5 ways breastfeeding trumps formula every time


If you're still on the fence about whether or not to breastfeed your baby, let us attempt to sway you. Sure formula-fed babies aren't as dependent on mom and both parents can share the feeding time. But nursing your little one has a serious leg up on nourishing your baby by bottle. Here are some of our favorite reasons to breastfeed:


There's a reason you see photos of newborns passed out hard after eating. It's called tryptophan, the same amino acid present in turkey that has grandpa asleep right after Thanksgiving dinner. According to research out of the University of Notre Dame, this substance spikes in the evening, just in time for lulling your little one to bed. Mother Nature sure knows what she's doing, right?


The research is in and breastfeeding moms get more hours of sleep each night than their formula-feeding counterparts. Sure, you're getting up in the middle of the night, but you won't have to pour, prep and warm a bottle. You can even pull that sweet baby of yours into bed with you while he or she eats – just be sure to pop them back into the crib before you drift off. One 2007 study claimed that breastfeeding moms got 40-45 minutes more sleep than those who formula fed. When you're rousing every two hours with baby, every minute counts!

Healthier babies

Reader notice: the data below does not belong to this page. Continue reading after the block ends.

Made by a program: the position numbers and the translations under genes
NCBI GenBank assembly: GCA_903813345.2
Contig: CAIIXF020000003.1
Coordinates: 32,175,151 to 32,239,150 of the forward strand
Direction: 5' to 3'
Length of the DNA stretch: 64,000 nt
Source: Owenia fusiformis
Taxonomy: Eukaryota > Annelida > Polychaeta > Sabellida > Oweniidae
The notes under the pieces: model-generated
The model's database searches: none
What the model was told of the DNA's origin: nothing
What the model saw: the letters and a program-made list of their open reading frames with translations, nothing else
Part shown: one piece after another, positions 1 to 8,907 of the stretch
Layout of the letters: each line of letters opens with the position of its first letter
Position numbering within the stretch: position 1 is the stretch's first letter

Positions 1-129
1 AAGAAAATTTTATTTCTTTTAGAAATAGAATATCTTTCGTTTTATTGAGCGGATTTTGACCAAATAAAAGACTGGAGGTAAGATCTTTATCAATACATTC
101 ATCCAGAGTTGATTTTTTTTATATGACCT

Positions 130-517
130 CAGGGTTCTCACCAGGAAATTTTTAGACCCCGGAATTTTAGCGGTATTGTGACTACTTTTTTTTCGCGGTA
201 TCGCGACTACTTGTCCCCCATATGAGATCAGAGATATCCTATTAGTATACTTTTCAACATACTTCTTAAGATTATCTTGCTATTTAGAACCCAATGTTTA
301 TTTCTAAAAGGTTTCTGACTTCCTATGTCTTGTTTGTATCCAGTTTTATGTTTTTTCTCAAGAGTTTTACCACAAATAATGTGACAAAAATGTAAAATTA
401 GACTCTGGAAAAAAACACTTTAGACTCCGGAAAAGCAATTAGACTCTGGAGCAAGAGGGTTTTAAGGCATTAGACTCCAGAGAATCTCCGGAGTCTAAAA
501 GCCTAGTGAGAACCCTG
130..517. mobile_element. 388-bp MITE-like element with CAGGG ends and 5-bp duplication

Breastfed babies are by and large healthier than those fed by formula. A study by the National Institute of Environmental Health Services found that breastfed babies have a 20 percent lower risk of infant mortality. Breast milk passes antibodies on to babies, offering some protection against illness and disease.

Smarter babies

New research is suggesting that breastfed babies have higher IQs. One such study of more than 17,000 babies studied from birth to 6.5 years found that those nourished by breast had higher intelligence scores than those fed by formula. A similar report published earlier this spring in the Lancet showed that breastfed babies had greater intelligence later in life – and even went on to earn higher incomes as a result.


When it comes down to the dollar, breastfeeding always wins. While nursing doesn't cost a penny, formula-feeding can cost parents an upwards of $1,733 for the first year.

While no one can make the decision for you – and there are plenty of reasons why you may choose to formula feed – all signs point to echoing that famous line: For new moms and their little ones, breast is most often best.

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